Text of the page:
Court lists pilot aims to cut costs and improve efficiency

An IT system designed to save money by reducing the number of people who fail to appear at court hearings is being piloted in Airdrie.

Apr 26, 2012
By Paul Jacques
PC Alannah Mulhall and PC Joseph Gerrard with Policing Minister Dame Diana Johnson DBE

An IT system designed to save money by reducing the number of people who fail to appear at court hearings is being piloted in Airdrie.

The Court Door Listing pilot uses technology to compare lists of those due to appear at court with those in prison custody to avoid ‘no shows’. It also identifies those accused who are due in multiple court locations at the same time.

Across Scotland, the failure of prisoners to appear for court cases is estimated to cost the police, the Crown Office and the Scottish Court Service around £3.5 million each year in wasted time and effort.

From analysis undertaken in 2010, the Scottish Prison Service found that around three per cent of court hearings did not have the accused present as they were in prison custody and no one at the court knew that in advance, leading to churn and warrants being issued.

The pilot, at Airdrie Sheriff Court, is being run by the Scottish government, the Crown Office and the Scottish Court Service to improve the sharing of information between the various parts of Scotland’s criminal justice system, increasing efficiency and effectiveness.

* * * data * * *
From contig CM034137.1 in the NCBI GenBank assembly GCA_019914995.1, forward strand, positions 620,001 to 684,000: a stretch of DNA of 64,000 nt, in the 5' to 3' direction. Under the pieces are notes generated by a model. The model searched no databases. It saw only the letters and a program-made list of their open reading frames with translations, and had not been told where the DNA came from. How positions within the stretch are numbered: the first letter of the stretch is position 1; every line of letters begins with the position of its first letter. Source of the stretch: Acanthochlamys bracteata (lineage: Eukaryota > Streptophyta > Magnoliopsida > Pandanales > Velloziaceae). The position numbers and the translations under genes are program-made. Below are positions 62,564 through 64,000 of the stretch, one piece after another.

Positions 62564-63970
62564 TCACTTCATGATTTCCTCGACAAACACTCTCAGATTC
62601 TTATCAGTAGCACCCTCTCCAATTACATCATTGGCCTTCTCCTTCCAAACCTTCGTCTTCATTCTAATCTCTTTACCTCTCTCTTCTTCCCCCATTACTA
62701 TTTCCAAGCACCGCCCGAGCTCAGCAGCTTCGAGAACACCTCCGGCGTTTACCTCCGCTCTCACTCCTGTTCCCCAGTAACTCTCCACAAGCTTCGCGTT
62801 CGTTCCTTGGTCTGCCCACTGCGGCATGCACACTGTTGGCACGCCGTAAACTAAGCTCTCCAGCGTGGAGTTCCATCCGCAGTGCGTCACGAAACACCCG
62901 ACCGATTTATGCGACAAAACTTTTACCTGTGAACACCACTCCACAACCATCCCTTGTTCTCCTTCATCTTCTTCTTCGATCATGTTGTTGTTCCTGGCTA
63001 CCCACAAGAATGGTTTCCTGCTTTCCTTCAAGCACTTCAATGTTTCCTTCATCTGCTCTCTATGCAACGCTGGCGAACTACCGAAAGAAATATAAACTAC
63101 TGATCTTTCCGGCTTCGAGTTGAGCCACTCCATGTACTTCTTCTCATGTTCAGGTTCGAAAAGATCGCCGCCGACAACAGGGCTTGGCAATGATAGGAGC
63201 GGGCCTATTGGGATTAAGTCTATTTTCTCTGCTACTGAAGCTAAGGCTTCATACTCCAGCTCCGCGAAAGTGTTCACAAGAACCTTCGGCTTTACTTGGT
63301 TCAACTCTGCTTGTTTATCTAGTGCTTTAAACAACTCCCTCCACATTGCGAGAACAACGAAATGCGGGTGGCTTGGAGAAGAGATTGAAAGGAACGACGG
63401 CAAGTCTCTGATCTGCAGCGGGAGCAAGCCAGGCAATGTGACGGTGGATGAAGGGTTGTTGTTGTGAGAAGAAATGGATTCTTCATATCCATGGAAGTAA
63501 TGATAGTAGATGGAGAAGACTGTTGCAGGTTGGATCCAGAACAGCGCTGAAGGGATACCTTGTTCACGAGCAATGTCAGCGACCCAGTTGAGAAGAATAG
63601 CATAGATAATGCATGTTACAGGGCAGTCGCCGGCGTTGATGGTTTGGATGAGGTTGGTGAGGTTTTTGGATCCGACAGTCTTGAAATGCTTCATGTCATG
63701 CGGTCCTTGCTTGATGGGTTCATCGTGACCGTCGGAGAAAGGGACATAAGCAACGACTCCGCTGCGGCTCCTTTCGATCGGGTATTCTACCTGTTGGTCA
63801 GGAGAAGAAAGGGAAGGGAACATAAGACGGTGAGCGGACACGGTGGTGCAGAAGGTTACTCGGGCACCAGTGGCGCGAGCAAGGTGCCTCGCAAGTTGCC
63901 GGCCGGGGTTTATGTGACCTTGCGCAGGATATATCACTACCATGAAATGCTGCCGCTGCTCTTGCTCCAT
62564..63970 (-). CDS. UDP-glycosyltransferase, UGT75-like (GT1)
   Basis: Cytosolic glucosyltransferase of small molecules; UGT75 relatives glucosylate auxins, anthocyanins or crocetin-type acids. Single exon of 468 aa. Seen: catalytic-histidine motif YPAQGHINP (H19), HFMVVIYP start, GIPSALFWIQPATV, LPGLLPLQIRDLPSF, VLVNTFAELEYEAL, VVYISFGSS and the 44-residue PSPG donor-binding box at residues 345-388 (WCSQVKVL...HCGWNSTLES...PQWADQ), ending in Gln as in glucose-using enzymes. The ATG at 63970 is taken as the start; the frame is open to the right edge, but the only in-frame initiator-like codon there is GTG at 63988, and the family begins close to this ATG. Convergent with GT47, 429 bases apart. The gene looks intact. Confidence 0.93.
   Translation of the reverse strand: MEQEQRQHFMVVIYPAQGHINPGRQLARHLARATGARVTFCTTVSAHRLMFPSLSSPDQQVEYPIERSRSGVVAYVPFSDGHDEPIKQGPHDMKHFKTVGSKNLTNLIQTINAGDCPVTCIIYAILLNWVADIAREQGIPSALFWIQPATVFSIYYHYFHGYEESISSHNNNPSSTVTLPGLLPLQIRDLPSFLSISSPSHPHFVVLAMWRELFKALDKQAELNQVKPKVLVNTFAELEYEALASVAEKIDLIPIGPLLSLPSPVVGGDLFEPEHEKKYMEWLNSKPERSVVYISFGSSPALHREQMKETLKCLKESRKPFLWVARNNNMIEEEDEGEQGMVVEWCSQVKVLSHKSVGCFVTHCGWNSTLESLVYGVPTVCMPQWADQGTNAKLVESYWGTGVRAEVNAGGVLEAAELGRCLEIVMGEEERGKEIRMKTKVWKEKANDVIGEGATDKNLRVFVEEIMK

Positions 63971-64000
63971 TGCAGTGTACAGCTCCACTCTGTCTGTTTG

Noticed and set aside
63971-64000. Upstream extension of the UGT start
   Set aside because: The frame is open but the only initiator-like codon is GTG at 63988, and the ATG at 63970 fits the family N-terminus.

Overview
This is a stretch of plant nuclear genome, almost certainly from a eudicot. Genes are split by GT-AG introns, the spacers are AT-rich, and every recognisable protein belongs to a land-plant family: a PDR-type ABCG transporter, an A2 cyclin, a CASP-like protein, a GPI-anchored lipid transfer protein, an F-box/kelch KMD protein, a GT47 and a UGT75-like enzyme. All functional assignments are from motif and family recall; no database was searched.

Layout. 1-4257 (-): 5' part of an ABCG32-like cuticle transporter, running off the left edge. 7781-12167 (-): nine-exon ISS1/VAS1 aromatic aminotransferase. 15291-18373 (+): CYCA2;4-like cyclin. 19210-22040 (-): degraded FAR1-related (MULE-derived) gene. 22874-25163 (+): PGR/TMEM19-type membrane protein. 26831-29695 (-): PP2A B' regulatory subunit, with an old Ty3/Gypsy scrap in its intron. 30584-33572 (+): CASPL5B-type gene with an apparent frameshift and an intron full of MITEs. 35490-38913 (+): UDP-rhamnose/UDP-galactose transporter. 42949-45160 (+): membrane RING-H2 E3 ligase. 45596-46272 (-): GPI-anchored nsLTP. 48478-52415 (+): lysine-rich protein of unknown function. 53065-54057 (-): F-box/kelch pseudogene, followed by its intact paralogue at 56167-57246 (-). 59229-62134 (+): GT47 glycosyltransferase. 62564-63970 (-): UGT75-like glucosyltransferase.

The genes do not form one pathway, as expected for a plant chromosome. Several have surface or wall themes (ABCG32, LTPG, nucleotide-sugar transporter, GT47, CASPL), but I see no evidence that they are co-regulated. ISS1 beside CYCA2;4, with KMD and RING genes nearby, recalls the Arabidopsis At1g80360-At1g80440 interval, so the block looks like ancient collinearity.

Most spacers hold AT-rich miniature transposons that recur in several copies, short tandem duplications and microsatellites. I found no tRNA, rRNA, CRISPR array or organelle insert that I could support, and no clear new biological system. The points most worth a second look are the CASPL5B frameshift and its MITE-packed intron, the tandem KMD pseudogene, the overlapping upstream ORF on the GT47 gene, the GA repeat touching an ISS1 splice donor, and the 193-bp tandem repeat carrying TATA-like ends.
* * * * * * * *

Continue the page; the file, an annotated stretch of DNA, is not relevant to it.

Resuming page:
Cabinet Secretary for Justice, Kenny MacAskill, said: “Audit Scotland estimates that inefficiencies across the criminal justice system cost around £55 million each year; that is unacceptable and it’s vital we look at new ways to modernise the system and better align systems and processes across the justice system.”

When the Court Door Listing initiative was trialled in Glasgow, the Scottish government invested £250,000 in hardware and software. Results showed this investment was paid for in five weeks through improving information sharing that would allow the accused to be brought from prison on the day. There was virtually no start-up cost associated with the Airdrie pilot as the software and equipment was rolled out from the Glasgow trial.

“This pilot in Airdrie is already proving very successful with savings in just one week in the order of £20,000,” Mr MacAskill added. “In that week there were ten cases when an individual would not have appeared in court; this new detection system allowed for better planning to allow the cases to progress without unnecessary delays and costs.

“In addition to the cost element, there is also the inconvenience to other witnesses when court cases cannot proceed. Many of these people can be victims and many will be there through no fault of their own and I want to improve the service they receive and their confidence in the system.

“The number of police officers cited to court must also be reduced to cut unnecessary overtime costs and ensure that police time is spent protecting the public.

“We are working to create a modern justice system that is fair, accessible and efficient and better meets the needs of the people of Scotland. I am hopeful that this pilot can be rolled out across the country to reduce court case times and cut wasted time and money.”

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